Dave Fleischer resigned from Fleischer Studios in late November 1941, following the recording of the score for Mr. Bug Goes to Town. His official resignation was announced on December 31, 1941.[2] He would then eventually become a producer for Screen Gems at Columbia Pictures in April 1942, where he produced Song of Victory and Imagination, the latter of which was nominated for an Academy Award. Fleischer took over for Frank Tashlin and also produced both The Fox and the Crow and Li'l Abner series, as well as the omnibus Phantasies series. In spite of the Oscar nominations, Harry Cohn fired Dave in 1944, replacing him with Henry Binder.[3]

After getting kicked out of Columbia, he approached Republic Pictures with an elf-like version of Koko the Clown, a character named "Snippy", who was tried out as a live action–animation combo novelty at the end of the low-budget nightclub musical, Trocadero. A "Snippy" cartoon series was never materialized unfortunately. Fleischer continued at Republic as associate producer of the minute-long animation sequence for another "B" movie, That's My Baby! (1944).[3]

For a short period, he had a comic strip for The Hollywood Citizen News. In the early 1950s, Dave animated a series of Technicolor theatrical snipes for the Filmack Trailer Company of Chicago, Illinois. Filmack was one of the biggest theatrical-advertising companies in North America, it was at the same Filmack headquarters in Chicago that he famously animated the Let's All Go to the Lobby snipe in 1957.[3]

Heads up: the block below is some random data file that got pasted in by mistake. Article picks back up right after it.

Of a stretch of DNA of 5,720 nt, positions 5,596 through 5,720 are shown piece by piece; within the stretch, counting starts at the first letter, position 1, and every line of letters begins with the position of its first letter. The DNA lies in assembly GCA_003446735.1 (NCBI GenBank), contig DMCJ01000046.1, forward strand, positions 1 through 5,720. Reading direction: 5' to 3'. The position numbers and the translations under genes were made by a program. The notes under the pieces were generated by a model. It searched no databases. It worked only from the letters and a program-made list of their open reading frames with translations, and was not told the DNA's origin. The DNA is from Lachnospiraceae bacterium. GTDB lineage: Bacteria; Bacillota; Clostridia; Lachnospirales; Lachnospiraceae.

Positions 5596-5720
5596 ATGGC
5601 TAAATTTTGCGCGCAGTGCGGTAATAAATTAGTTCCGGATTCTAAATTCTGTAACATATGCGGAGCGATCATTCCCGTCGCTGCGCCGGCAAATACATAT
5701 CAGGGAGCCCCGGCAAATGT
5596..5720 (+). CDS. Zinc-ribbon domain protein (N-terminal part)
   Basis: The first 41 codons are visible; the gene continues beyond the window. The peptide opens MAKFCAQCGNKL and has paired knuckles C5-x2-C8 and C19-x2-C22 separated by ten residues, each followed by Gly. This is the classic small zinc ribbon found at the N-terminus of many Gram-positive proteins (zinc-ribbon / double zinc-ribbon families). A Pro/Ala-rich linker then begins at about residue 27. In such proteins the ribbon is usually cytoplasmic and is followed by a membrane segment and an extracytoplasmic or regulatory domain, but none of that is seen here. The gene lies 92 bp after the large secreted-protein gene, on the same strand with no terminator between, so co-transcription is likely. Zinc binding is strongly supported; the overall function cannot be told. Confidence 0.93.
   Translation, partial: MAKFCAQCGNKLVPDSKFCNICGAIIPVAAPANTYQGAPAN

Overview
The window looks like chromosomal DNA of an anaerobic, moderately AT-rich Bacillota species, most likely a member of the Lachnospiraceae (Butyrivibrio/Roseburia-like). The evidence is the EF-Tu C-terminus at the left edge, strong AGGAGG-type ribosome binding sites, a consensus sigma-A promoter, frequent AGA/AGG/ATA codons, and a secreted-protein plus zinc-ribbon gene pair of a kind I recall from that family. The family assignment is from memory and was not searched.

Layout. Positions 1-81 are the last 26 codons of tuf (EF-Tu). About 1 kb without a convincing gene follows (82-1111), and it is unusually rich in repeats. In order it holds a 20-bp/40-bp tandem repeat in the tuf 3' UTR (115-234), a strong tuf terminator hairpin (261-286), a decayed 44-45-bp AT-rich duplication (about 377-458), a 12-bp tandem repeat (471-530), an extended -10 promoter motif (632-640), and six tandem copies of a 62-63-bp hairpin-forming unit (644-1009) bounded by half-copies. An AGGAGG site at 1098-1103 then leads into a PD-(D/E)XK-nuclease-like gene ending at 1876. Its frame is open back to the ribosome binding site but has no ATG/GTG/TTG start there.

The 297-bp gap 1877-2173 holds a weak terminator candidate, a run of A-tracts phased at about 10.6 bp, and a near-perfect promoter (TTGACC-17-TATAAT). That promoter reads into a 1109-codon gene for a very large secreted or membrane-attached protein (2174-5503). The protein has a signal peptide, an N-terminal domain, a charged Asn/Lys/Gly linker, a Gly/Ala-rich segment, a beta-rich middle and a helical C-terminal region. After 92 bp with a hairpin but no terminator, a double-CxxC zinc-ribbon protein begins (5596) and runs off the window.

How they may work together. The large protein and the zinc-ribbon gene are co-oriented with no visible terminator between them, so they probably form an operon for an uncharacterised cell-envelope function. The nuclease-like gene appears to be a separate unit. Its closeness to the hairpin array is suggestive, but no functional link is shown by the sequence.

Following a series of oddball assignments, Dave landed a permanent position as a "technical specialist" at Universal through animation producer, Walter Lantz. At Universal, Dave was a Special Effects Technical and general problem-solver, working on films such as Francis, The Birds, and Thoroughly Modern Millie. He was credited as "Technical Advisor" on Universal's American release of the Russian animated feature, The Snow Queen (1957), supervising the English language dubbing.[3]

Following his assignment on Thoroughly Modern Millie, Fleischer retired and continued to live at the Peyton Hall apartment complex on Hollywood Boulevard until his death. Fleischer died of a stroke on June 25, 1979, at age 84. His wife died in 1991.


  1. ^ a b c Fischer, William (April 24, 2022). "The Downfall of Betty Boop's Creators, the Fleischer Brothers". Collider. Retrieved May 1, 2022.
  2. ^ a b c Shostak, Stu (November 19, 2008) Interview with Ray Pointer [radio broadcast]. Stu's Show. Los Angeles: Shokus Internet Radio.
  3. ^ a b c d Beck, Jerry (February 13, 2013). "What Dave Fleischer did after "Mr. Bug"". Retrieved May 1, 2022.

Further reading[edit]

  • Pointer, Ray (2017). The art and inventions of Max Fleischer: American animation pioneer. Jefferson, North Carolina: McFarland & Company, Inc., Publishers. ISBN 978-1-4766-6367-8. OCLC 948547933.
  • Fleischer, Richard (2005). Out of the inkwell: Max Fleischer and the animation revolution. Lexington: University Press of Kentucky. ISBN 978-0-8131-7209-5. OCLC 67764504.

External links[edit]